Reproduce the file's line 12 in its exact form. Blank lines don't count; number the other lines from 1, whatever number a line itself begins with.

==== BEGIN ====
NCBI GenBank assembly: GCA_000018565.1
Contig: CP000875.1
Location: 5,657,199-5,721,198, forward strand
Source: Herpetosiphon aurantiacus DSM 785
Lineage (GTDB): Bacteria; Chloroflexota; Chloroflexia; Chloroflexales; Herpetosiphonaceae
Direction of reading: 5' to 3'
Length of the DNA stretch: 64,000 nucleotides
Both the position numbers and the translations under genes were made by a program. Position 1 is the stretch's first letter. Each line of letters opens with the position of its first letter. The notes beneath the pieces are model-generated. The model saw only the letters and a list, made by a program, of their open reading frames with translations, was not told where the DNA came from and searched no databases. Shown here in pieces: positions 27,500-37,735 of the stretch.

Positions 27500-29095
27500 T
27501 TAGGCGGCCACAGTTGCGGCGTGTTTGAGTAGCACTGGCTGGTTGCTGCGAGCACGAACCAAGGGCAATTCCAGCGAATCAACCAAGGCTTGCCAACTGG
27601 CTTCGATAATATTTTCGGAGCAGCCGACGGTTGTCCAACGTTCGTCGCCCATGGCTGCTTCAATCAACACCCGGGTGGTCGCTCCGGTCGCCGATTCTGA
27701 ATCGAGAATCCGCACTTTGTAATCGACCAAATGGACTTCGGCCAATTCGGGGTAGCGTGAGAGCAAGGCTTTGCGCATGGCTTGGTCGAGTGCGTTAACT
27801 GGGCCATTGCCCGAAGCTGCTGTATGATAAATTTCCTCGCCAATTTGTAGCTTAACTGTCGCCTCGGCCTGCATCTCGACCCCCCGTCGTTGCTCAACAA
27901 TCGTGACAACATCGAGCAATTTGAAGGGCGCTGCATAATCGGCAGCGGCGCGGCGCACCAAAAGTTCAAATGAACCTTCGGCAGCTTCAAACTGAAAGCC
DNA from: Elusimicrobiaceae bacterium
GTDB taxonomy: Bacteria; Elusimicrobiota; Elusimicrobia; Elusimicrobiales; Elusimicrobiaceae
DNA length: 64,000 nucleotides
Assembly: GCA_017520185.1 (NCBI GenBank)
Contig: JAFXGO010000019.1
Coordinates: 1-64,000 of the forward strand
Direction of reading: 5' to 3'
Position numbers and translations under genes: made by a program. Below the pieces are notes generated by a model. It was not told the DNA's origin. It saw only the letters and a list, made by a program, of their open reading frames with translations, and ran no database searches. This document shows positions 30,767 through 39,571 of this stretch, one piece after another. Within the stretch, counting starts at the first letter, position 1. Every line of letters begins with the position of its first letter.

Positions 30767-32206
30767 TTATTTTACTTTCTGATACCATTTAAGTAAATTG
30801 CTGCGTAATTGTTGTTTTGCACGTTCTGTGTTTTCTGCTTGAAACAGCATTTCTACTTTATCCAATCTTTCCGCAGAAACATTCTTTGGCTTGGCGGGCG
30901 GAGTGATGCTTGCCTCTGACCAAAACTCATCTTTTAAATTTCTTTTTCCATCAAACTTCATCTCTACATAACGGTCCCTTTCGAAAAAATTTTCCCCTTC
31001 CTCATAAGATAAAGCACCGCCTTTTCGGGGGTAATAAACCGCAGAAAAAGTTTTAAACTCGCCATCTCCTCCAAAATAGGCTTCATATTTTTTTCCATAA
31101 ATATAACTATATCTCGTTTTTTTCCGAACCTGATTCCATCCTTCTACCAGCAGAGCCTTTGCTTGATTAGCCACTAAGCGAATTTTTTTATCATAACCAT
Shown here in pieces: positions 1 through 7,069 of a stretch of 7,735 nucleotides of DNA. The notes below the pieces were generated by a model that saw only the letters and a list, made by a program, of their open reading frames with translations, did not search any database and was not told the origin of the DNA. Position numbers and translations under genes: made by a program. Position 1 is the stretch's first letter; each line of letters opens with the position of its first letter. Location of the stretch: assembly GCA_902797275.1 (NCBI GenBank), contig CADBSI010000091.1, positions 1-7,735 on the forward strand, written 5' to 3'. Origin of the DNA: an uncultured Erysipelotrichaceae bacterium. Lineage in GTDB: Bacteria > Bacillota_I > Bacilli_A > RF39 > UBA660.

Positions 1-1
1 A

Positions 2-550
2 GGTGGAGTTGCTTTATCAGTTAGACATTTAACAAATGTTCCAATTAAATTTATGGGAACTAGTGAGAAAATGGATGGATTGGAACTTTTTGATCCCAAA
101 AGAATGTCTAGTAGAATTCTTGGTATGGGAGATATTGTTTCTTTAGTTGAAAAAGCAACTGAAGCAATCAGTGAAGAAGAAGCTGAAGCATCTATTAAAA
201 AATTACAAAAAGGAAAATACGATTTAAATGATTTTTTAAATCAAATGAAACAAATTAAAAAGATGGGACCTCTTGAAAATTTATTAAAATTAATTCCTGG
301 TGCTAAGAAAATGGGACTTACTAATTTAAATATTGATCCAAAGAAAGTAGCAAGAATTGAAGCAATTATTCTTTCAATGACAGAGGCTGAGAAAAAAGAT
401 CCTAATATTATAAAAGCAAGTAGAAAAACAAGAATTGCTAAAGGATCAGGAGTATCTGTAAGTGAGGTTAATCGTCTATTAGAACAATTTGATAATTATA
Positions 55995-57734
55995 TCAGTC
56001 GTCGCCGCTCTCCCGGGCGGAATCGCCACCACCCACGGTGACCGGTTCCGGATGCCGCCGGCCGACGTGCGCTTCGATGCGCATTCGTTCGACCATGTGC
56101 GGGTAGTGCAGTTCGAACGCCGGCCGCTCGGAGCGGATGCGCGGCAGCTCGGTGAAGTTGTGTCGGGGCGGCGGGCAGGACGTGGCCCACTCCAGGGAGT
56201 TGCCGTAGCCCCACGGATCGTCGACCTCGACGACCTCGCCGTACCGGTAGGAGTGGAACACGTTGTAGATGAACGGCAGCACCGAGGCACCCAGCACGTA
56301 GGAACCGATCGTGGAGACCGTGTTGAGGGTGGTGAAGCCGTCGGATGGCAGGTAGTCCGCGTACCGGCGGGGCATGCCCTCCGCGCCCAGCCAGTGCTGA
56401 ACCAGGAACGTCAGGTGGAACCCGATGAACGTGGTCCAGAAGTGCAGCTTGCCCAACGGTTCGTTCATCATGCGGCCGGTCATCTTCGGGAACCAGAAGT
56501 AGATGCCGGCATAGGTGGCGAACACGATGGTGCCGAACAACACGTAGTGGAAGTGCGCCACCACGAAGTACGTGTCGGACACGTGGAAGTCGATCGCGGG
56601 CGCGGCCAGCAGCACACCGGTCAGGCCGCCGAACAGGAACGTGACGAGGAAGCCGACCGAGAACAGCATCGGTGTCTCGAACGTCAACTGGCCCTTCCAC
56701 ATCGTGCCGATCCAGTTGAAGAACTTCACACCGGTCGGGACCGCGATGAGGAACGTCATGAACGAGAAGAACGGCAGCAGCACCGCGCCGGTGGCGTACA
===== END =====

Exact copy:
27601 CTTCGATAATATTTTCGGAGCAGCCGACGGTTGTCCAACGTTCGTCGCCCATGGCTGCTTCAATCAACACCCGGGTGGTCGCTCCGGTCGCCGATTCTGA